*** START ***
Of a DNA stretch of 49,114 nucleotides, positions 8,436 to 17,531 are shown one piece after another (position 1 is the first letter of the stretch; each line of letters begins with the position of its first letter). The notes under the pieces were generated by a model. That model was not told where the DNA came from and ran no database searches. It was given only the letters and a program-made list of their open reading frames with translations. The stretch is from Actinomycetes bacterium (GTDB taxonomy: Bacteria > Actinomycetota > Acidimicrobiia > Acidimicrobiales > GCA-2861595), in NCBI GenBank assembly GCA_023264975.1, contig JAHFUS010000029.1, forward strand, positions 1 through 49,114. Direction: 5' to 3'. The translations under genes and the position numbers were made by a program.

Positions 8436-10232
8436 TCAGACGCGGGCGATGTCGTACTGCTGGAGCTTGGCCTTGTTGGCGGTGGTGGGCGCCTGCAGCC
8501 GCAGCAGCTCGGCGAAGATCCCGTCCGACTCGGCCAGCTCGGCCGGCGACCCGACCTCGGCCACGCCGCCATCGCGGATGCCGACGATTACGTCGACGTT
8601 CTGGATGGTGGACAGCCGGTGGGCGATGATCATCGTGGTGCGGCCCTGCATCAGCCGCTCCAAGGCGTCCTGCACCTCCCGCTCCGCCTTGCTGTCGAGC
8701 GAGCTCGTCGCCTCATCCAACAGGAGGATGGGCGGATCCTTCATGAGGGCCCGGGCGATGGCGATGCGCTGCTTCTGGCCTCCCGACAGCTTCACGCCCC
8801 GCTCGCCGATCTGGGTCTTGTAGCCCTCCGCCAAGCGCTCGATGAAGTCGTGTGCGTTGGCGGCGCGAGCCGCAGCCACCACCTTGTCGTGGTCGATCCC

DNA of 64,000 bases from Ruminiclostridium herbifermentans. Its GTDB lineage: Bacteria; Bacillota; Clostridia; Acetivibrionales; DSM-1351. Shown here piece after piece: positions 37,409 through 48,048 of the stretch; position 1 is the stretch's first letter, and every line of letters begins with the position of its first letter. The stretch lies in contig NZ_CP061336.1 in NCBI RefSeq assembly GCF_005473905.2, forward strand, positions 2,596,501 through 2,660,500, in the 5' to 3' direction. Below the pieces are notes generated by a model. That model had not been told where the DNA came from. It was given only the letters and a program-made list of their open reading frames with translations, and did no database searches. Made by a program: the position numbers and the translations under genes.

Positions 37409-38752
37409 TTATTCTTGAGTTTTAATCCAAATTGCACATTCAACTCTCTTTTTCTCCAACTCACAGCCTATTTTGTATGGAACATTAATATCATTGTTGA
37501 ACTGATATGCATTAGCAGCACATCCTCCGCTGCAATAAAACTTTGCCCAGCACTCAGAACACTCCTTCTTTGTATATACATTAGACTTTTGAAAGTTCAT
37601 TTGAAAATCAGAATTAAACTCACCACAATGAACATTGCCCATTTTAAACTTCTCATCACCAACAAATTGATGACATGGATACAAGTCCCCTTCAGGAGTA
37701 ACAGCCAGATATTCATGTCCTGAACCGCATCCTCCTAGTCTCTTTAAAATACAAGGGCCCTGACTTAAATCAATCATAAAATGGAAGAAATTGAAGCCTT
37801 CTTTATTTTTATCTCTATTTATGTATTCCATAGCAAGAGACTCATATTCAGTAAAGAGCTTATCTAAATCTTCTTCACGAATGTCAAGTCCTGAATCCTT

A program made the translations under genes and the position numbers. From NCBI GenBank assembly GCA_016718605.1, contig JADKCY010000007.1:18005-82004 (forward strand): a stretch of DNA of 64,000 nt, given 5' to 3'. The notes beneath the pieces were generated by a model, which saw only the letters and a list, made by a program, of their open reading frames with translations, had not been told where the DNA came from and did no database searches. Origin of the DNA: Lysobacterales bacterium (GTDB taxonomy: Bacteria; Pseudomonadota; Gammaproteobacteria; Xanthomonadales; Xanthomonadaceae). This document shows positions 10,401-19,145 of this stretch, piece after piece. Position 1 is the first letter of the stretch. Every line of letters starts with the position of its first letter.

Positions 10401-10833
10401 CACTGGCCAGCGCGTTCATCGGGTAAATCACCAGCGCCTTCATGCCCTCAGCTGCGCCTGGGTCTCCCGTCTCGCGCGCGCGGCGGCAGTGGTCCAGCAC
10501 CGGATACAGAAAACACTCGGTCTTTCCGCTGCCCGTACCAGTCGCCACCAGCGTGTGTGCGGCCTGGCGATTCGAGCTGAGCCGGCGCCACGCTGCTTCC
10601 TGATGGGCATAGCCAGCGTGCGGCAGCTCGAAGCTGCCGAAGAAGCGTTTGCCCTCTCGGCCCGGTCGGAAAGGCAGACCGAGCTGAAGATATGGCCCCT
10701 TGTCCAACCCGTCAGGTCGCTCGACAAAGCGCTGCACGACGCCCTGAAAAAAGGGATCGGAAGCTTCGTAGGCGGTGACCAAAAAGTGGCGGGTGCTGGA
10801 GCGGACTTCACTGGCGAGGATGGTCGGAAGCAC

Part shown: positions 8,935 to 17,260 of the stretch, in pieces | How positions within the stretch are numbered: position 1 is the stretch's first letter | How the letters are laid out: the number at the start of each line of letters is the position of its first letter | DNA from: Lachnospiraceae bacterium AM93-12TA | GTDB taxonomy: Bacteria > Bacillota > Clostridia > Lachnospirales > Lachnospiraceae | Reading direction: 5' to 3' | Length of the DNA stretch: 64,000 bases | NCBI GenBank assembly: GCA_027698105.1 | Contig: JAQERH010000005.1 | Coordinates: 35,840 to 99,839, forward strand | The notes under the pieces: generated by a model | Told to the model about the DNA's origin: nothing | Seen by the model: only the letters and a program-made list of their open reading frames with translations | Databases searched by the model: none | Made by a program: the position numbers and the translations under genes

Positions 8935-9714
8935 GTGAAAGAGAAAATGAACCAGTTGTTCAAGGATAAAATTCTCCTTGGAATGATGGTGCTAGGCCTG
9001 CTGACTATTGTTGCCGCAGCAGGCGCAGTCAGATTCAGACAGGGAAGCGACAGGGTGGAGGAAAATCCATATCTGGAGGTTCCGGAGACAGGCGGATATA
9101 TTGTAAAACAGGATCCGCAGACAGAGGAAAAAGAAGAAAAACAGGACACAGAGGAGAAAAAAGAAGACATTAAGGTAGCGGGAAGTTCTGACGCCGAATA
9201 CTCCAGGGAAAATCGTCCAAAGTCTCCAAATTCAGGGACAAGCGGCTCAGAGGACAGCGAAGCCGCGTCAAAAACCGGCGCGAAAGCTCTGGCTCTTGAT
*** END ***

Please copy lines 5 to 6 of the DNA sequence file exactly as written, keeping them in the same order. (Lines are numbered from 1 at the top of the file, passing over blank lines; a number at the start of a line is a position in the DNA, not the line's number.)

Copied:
8601 CTGGATGGTGGACAGCCGGTGGGCGATGATCATCGTGGTGCGGCCCTGCATCAGCCGCTCCAAGGCGTCCTGCACCTCCCGCTCCGCCTTGCTGTCGAGC
8701 GAGCTCGTCGCCTCATCCAACAGGAGGATGGGCGGATCCTTCATGAGGGCCCGGGCGATGGCGATGCGCTGCTTCTGGCCTCCCGACAGCTTCACGCCCC